An article in Freightwaves by Sandeep Kar illustrates a ‘golden age’ for truck drivers could be emerging as truck makers boost ‘in the cab’ offerings to attract and retain an aging workforce in the midst of a driver shortage.
“Truck manufacturers are always seeking to influence truck buyers’ purchasing decisions and have historically used several factors to that effect. While some have differentiated their product from their competitors by using engine-related features (these original equipment manufacturers, or OEMs, have typically used fuel efficiency of their engines as a key attribute), others have either used their trucks’ safety features or the comfort and convenience of their design to influence owner-operators and fleet managers to choose their branded trucks.
For the past few decades, these features were the core of product differentiation. But around the mid-2000s, the trucking industry started experiencing a major business model transformation – truck-as-a-service became more prevalent than truck-as-a-product – the business model that had governed product planning for nearly a century. And with that, most truck manufacturers started using total cost of ownership (TCO) as the most effective and important differentiating factor.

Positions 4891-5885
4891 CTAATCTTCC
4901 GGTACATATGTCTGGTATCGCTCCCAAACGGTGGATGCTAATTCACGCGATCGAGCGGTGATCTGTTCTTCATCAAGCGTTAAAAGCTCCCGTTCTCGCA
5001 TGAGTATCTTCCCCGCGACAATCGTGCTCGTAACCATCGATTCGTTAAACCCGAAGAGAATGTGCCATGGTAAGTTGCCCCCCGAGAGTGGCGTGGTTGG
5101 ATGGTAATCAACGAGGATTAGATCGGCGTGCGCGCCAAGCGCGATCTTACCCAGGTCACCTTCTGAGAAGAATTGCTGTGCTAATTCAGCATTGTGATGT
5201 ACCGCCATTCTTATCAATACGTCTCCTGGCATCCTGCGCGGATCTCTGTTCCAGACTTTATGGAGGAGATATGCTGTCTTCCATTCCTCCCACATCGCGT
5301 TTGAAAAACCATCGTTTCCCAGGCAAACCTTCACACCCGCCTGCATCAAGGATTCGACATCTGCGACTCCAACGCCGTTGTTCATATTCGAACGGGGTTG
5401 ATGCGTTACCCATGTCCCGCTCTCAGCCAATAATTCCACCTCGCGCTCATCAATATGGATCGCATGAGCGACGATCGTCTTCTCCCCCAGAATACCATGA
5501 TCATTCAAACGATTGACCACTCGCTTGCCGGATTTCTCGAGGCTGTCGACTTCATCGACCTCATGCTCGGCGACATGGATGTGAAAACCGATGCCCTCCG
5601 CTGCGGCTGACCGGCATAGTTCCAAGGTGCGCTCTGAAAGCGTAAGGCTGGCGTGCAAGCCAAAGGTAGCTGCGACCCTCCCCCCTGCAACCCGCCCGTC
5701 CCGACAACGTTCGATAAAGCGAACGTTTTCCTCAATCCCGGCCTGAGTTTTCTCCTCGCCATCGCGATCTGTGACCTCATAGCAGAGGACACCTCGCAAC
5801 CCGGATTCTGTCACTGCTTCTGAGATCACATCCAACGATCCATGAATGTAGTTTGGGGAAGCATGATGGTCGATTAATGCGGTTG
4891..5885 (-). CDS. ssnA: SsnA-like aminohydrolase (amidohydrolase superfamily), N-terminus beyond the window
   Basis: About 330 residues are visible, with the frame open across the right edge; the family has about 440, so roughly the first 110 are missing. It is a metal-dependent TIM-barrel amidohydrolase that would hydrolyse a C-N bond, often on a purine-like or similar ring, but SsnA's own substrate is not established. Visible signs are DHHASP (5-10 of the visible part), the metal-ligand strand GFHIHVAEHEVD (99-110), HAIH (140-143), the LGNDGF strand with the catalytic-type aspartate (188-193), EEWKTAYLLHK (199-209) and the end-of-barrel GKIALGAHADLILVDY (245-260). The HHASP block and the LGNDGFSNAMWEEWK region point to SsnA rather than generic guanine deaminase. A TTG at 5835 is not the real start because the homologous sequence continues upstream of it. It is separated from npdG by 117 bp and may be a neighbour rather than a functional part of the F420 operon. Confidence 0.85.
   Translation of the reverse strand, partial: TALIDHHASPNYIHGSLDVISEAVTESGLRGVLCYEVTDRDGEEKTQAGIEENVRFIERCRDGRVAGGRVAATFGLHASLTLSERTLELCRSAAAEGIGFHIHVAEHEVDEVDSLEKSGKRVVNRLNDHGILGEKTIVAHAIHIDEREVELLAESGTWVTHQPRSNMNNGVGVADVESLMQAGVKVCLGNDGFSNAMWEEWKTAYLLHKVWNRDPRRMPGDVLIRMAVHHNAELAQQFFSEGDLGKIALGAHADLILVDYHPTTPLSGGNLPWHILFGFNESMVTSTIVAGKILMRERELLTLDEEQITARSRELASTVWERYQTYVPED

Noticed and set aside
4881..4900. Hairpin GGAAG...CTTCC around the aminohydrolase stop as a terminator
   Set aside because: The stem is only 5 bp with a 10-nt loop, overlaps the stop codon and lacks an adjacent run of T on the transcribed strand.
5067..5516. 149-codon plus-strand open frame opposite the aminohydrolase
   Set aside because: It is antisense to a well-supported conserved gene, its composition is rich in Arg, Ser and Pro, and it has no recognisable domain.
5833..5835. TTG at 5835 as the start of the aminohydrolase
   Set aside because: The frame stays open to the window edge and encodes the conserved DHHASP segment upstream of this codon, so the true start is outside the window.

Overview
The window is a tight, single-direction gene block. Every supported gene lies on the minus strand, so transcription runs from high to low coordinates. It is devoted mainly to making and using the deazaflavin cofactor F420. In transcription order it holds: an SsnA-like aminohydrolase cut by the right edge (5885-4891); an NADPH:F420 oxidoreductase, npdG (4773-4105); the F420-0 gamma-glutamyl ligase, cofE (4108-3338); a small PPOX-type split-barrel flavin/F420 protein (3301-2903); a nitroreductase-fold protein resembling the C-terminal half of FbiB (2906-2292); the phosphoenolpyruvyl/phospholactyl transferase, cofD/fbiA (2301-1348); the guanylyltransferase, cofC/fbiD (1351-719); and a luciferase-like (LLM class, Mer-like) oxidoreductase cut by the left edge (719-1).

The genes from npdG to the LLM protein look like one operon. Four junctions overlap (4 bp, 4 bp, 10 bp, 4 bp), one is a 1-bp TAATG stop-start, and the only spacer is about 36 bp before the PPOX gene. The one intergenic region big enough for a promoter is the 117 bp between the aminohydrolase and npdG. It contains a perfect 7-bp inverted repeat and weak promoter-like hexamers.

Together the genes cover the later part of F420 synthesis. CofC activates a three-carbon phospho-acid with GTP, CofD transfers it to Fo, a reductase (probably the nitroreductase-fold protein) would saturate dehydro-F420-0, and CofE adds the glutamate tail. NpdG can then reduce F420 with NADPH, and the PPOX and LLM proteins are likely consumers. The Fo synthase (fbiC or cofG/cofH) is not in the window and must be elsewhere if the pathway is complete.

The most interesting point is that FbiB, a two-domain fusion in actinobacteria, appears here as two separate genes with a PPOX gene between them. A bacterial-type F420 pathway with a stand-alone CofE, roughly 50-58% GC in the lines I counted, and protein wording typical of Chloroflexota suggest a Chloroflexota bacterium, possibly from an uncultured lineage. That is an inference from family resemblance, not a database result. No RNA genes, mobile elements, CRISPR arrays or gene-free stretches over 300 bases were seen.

Advanced powertrain, chassis, safety and telematics technologies played a major role in reducing fuel costs and downtime. This, in turn, helped increase the safety, durability and reliability of trucks, as well as reduce their TCO. Nonetheless, the focus for truck designers and engineers was still largely on the truck and less on the driver.
Then something started to change around 2010 – driver costs started overtaking fuel cost as the largest component of a heavy-duty truck’s TCO. This was driven by the exacerbation of the qualified truck driver shortage, the graying of the truck driver population and a lack of young people choosing trucking as a profession.”
This profound shift coincided with the rising importance of yet another business model transformation. This time, it went from truck-as-a-service to truck-as-a-solution in order to firmly establish drivers as the focal point in the commercial vehicle product planning.
Full article here.